Academic journal article North Korean Review

Teaching English to North Korean Refugees in South Korea: An Interview with Karen Choi

Academic journal article North Korean Review

Teaching English to North Korean Refugees in South Korea: An Interview with Karen Choi

Article excerpt


Alzo David-West: How did you become interested in teaching English as a foreign language?

Karen Choi: First, I would like to say that it is my delight that I am able to share a little about my experience teaching North Korean refugees in South Korea. It is my hope that this information will be helpful to others who have the opportunity to teach English to North Koreans.

My interest in teaching English began after college. For my undergraduate studies, I pursued my interest in visual arts and studied classical animation in Canada. Upon graduation, I began to realize that working in film companies entailed projects that I did not necessarily care for. It was through this experience that I realized my chance of survival in the commercial arts industry was very slim. I truly enjoyed learning to creatively express and communicate through visuals. However, it seemed very unlikely for me to find a job in a company and work on projects that I was satisfied with. Though I still have hopes to produce my own short film, this dream will have to wait. After much thought, I decided to return to school to pursue my other interests apart from the arts-language and culture.

I believe frequent traveling during my childhood influenced me in developing interests for language and culture. I grew up in a few different countries: South Korea, Singapore, and Indonesia. My first seven years of school was spent in Singapore-a very multicultural country-where I learned two of its official languages: English and Mandarin. When I moved to pursue higher education in Canada, its diversity further stimulated my interest in language and culture, so I decided to get a formal introduction to both through a one-year TESL (teaching English as a second language) certificate course. It included courses in linguistics but, as I expected, was largely focused on English education as a second or foreign language.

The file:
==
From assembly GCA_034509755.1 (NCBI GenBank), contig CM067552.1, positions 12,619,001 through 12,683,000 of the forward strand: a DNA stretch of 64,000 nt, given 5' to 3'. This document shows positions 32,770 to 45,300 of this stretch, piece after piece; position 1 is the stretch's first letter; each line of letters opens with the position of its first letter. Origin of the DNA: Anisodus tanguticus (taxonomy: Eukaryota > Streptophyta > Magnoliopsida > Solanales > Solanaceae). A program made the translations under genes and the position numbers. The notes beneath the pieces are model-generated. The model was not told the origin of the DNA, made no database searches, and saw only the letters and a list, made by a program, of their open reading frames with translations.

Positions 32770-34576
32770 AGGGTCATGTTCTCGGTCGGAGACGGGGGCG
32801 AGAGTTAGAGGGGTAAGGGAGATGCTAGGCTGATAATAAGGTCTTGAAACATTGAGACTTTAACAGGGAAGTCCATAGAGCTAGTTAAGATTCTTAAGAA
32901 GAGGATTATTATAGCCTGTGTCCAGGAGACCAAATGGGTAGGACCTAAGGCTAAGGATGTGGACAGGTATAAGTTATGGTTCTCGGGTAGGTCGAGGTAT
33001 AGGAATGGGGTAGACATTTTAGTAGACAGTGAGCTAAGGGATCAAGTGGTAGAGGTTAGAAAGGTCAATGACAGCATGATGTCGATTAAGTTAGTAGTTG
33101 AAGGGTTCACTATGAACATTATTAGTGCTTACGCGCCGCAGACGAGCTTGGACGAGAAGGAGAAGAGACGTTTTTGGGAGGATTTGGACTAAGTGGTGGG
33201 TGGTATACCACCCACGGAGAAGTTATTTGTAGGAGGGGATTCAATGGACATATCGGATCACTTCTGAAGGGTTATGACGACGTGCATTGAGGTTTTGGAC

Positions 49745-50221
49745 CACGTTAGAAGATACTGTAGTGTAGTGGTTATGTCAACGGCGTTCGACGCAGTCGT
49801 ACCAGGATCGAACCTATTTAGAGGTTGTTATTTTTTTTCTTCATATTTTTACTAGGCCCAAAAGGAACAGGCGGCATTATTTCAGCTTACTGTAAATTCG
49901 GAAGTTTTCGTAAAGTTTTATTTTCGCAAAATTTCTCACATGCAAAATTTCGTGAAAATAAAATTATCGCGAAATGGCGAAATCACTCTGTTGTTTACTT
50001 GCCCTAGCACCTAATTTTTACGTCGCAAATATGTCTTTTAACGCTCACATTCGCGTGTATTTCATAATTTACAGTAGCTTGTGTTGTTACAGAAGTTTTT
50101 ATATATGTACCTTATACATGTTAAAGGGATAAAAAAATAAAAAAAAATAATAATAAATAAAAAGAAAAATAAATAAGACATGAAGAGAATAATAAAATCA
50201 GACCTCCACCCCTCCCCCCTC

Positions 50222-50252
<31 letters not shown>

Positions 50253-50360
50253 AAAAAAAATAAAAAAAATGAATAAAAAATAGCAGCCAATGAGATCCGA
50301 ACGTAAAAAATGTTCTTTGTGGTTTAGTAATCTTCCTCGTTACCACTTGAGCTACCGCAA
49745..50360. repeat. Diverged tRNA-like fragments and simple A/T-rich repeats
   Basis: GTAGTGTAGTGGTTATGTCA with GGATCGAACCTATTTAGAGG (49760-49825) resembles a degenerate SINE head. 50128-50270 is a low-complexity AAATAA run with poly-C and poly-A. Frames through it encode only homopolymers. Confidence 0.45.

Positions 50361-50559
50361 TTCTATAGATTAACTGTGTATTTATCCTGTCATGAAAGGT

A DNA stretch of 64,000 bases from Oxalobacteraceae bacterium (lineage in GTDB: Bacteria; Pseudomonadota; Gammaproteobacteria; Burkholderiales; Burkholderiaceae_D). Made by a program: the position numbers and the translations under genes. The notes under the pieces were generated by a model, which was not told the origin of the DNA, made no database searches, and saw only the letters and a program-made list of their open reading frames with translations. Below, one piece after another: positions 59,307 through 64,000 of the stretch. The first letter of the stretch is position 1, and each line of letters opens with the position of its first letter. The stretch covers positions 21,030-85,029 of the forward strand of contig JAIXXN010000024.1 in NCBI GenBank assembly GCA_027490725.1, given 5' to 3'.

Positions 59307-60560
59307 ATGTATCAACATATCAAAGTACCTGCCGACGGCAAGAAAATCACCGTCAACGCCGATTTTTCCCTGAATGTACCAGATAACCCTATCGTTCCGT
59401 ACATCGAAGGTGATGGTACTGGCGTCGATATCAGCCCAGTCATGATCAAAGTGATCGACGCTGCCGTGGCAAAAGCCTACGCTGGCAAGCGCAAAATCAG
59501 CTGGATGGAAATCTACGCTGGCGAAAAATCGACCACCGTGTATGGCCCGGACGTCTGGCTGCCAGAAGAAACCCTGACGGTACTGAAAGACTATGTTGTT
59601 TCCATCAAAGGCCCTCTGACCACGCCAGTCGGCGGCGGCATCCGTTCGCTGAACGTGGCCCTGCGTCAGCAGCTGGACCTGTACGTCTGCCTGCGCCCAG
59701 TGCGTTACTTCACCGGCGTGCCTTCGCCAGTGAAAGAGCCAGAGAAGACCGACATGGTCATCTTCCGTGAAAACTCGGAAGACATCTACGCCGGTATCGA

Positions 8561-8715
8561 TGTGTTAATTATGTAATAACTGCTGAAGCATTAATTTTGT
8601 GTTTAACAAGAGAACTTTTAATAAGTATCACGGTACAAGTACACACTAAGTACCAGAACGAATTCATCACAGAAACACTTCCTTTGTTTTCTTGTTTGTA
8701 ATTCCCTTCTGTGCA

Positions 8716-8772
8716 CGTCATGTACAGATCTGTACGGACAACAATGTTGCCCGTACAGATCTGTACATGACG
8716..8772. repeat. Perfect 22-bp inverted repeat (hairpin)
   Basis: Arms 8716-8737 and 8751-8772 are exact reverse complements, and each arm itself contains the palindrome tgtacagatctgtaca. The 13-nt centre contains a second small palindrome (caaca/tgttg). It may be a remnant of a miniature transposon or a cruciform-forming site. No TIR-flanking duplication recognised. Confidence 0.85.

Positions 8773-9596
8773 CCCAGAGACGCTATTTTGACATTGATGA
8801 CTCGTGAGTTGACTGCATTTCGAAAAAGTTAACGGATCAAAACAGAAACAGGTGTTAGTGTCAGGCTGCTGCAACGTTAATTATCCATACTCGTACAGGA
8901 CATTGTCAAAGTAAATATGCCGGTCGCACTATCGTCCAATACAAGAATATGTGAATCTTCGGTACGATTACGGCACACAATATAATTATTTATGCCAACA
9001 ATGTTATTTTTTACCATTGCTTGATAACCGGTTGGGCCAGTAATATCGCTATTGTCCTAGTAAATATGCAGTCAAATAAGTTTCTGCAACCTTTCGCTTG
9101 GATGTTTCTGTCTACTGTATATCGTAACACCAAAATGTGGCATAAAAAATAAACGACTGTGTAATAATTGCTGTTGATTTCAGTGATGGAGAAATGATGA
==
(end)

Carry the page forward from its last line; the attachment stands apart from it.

I enjoyed the course a lot more than I expected and proceeded to apply for a graduate program in TESOL (teaching English to speakers of other languages). I had several short-term teaching opportunities in various contexts during those years of training, and I found myself enjoying them despite the challenges in each context. Examples of my teaching contexts varied, from immigrants to university students in Canada to businessmen and graduate students looking for jobs in South Korea. I am currently teaching full-time at Hanyang University in Seoul.

AD: How did you come to teach English to North Korean refugees in South Korea?

KC: Surprisingly, my interest in North Korea did not begin in South Korea, but during my time in Canada. The initial trigger was non-Koreans frequently asking me which Korea I was from: the North or the South. This was a common follow-up question when I told them I was from "Korea." To be honest, I was initially disappointed with their inability to distinguish South Korea from the Communist hermit country. I assumed it was common sense for the average North American to know more about North Korea. However, after being asked a few times, I started to ponder on how much I-as a Korean-knew about the secretive nation. I then came to the painful and embarrassing realization that I didn't know much about it either. To compensate, I slowly began to do some simple research on the country.

I was shocked and saddened to learn about the details of some of the incredible hardships and injustices the people of North Korea experience. It was hard to believe that other Koreans were leading such a different lifestyle just north of me. The slightest bit of encouragement for me was in learning that there are organizations that aim to help these oppressed people. However, North Korea still remained rather distant to me, and I felt powerless hearing of all the abuses in the country.

To my surprise, I inadvertently crossed paths with a few Canadian humanitarian groups that had access to North Korea. …

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